How We Made Popcorn

Do you like popcorn? Somehow popcorn always reminds me of trips to the cinema when we’d buy a giant bucket and munch our way through (probably to the annoyance of those seated around us, although we did try to limit the crunching sounds!). Popcorn is a popular snack here too, especially as lots of people grow maize in the rainy season, so there’s always plenty of maize kernels around.

When my kids were young, we often used to make popcorn – there’s something magical about putting a small measure of maize kernels into a pan, listening to the popping sounds as it heats up, and then opening the lid to reveal the magically puffy popcorn at the end. So while the cousins were here over Christmas, I decided to make some popcorn for them all.

Here’s how we did it (and thank to Dodou for acting as official photographer!).

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Renovating Our Traditional Roundhouse

A while back, I wrote a post about Making Mud Blocks, and I mentioned that Lamin had removed the roof of an old hut. The hut was old, and the termites had wreaked their usual havoc with the roof, munching through the palm sticks that formed the framework for the roof, and the palm leaves that covered it. The roof had to go so we could knock down the walls of the hut and re-use the material for new mud blocks.

But I may have glossed over exactly how much work was involved in removing the roof and refurbishing the hut. So here’s how it was done…

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How Our Sheets Were Beautifully Tie-Dyed

In my last post, about the Triple C Youth Skills Centre, I wrote about the showcase held by the students at the end of the autumn term. Needless to say, we were really impressed with their skills, and before long we found a way to make good use of them.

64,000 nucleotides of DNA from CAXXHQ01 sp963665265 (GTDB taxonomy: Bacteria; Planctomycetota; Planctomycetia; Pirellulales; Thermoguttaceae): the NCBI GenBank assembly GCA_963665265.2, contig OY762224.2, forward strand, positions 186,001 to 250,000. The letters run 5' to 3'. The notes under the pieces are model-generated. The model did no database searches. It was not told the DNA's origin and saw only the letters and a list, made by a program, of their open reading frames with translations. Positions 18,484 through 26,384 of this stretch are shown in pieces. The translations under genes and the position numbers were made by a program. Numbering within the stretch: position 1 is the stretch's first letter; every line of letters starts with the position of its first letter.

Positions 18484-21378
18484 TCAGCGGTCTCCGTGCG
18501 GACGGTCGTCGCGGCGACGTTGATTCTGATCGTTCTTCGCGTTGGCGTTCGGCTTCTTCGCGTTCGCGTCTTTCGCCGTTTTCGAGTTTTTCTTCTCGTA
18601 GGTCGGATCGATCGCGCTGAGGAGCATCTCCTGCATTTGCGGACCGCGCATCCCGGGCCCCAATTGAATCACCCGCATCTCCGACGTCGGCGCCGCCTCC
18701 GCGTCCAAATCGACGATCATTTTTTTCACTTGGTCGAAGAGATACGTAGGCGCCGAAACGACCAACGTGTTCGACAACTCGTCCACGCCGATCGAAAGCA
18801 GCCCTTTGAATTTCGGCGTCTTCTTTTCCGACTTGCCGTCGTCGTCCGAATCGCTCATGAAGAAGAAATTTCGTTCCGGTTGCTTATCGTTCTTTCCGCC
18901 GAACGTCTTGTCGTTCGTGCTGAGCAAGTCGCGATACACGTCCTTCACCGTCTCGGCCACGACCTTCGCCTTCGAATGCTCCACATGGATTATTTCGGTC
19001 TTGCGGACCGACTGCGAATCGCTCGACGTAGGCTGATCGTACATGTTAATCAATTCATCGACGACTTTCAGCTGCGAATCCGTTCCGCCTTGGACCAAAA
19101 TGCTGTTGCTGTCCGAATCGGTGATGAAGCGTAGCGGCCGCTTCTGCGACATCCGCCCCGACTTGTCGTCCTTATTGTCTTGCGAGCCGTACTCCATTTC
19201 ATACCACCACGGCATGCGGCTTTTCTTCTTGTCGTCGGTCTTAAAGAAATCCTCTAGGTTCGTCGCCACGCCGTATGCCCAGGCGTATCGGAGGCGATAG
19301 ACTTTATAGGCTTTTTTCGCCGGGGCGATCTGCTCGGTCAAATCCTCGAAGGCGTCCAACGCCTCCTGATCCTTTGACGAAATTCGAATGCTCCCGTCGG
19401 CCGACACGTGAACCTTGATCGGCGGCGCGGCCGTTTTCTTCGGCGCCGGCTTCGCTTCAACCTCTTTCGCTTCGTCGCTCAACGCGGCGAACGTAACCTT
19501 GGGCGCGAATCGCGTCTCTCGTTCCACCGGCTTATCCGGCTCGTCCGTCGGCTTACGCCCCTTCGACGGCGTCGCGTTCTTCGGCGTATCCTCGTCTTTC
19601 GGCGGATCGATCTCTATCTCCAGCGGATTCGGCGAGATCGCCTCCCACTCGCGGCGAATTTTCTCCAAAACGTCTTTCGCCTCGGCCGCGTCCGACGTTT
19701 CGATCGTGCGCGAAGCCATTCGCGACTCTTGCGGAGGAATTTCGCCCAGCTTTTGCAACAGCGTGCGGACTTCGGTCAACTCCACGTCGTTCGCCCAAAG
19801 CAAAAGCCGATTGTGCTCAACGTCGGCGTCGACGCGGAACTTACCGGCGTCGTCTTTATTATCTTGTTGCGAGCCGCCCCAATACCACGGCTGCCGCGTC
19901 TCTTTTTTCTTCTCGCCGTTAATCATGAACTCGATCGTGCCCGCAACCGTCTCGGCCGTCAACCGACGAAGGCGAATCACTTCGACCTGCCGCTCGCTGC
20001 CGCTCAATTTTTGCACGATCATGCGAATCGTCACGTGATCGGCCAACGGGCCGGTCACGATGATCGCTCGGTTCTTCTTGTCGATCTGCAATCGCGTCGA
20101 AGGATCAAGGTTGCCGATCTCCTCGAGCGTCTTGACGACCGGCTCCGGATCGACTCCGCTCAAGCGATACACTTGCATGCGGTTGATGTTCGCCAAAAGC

In January, we were expecting several lots of guests who would be staying here. When Lamin and I were sorting out the bedding, we found lots of good quality cotton sheets that were still in great condition but looking a bit tired. Lamin had a flash of inspiration and suggested we ask the students at the Triple C to tie-dye them for us. Lamin’s nephew Yankuba agreed that it was possible, and he also agreed that I could go and watch how it was done. So the following Saturday, I went along to Kartong to watch the students at work.

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The Triple C Youth Skills Centre Showcase

In The Gambia, youth unemployment is a huge problem. School is not compulsory here, and although many younger children do attend, the drop-out rate as children go through secondary school is significant. Often young people end up with little education and no skills, making it very hard to compete in a small job market, and this is a major factor in many youths ‘taking the back way’ and trying to reach Europe, despite the dangers and massive risks involved.

One of Lamin’s nephews, Yankuba, is a carpenter, and for many years he’s had a dream to open a skills centre for the youths in Kartong. Recently, a Dutch foundation was formed to help get this project off the ground. It’s taken a lot of hard work and organisation, but in September a brand new skill centre opened – the Change Children’s Chances centre, commonly known as the ‘Triple C’.

Although it’s only been open for one term, just before Christmas they decided to showcase what their students have done so far, and Lamin and I were invited to the presentation.

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A Balaba Christmas Party

Even though The Gambia is mainly a Muslim country, the Christians here celebrate Christmas. The Muslims working in essential services like the police, the army and health care, stay on duty so their Christian colleagues can celebrate, (The Christians then return the favour at Tobaski, a big Muslim feast). This arrangement works well for everyone!

We usually have family visiting over Christmas itself, but our Christmas usually begins on 8th December, the Feast of the Immaculate Conception. This feast is mainly celebrated in the Roman Catholic church, and acknowledges the conception of Mary, mother of Jesus. For Christians in The Gambia, this is an important pilgrimage day, when thousands converge on the shrine at Kunkujang (near Brikama), for Mass. The family then come back here to spend the rest of the day together celebrating.

This year was no different!

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Making Mud Blocks